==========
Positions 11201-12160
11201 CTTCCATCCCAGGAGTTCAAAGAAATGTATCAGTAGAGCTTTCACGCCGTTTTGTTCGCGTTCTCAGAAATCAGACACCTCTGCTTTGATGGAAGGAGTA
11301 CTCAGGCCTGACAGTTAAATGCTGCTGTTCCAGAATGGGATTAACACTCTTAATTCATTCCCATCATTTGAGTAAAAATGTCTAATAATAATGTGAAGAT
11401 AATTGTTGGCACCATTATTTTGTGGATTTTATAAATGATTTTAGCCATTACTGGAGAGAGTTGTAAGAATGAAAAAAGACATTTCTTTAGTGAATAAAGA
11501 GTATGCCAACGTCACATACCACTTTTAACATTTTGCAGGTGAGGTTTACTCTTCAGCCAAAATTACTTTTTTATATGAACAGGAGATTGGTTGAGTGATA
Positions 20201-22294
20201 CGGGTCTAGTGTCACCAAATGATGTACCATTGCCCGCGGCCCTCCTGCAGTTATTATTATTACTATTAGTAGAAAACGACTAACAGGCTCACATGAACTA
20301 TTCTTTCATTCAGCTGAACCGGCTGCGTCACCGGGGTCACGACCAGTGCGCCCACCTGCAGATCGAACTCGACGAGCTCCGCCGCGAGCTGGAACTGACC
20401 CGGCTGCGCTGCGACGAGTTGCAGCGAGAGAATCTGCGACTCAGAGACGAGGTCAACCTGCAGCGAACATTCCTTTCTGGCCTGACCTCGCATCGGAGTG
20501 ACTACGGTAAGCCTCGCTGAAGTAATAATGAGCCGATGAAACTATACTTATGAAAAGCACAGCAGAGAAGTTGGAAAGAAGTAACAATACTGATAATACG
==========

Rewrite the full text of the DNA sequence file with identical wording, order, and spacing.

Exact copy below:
Positions 11201-12160
11201 CTTCCATCCCAGGAGTTCAAAGAAATGTATCAGTAGAGCTTTCACGCCGTTTTGTTCGCGTTCTCAGAAATCAGACACCTCTGCTTTGATGGAAGGAGTA
11301 CTCAGGCCTGACAGTTAAATGCTGCTGTTCCAGAATGGGATTAACACTCTTAATTCATTCCCATCATTTGAGTAAAAATGTCTAATAATAATGTGAAGAT
11401 AATTGTTGGCACCATTATTTTGTGGATTTTATAAATGATTTTAGCCATTACTGGAGAGAGTTGTAAGAATGAAAAAAGACATTTCTTTAGTGAATAAAGA
11501 GTATGCCAACGTCACATACCACTTTTAACATTTTGCAGGTGAGGTTTACTCTTCAGCCAAAATTACTTTTTTATATGAACAGGAGATTGGTTGAGTGATA
Positions 20201-22294
20201 CGGGTCTAGTGTCACCAAATGATGTACCATTGCCCGCGGCCCTCCTGCAGTTATTATTATTACTATTAGTAGAAAACGACTAACAGGCTCACATGAACTA
20301 TTCTTTCATTCAGCTGAACCGGCTGCGTCACCGGGGTCACGACCAGTGCGCCCACCTGCAGATCGAACTCGACGAGCTCCGCCGCGAGCTGGAACTGACC
20401 CGGCTGCGCTGCGACGAGTTGCAGCGAGAGAATCTGCGACTCAGAGACGAGGTCAACCTGCAGCGAACATTCCTTTCTGGCCTGACCTCGCATCGGAGTG
20501 ACTACGGTAAGCCTCGCTGAAGTAATAATGAGCCGATGAAACTATACTTATGAAAAGCACAGCAGAGAAGTTGGAAAGAAGTAACAATACTGATAATACG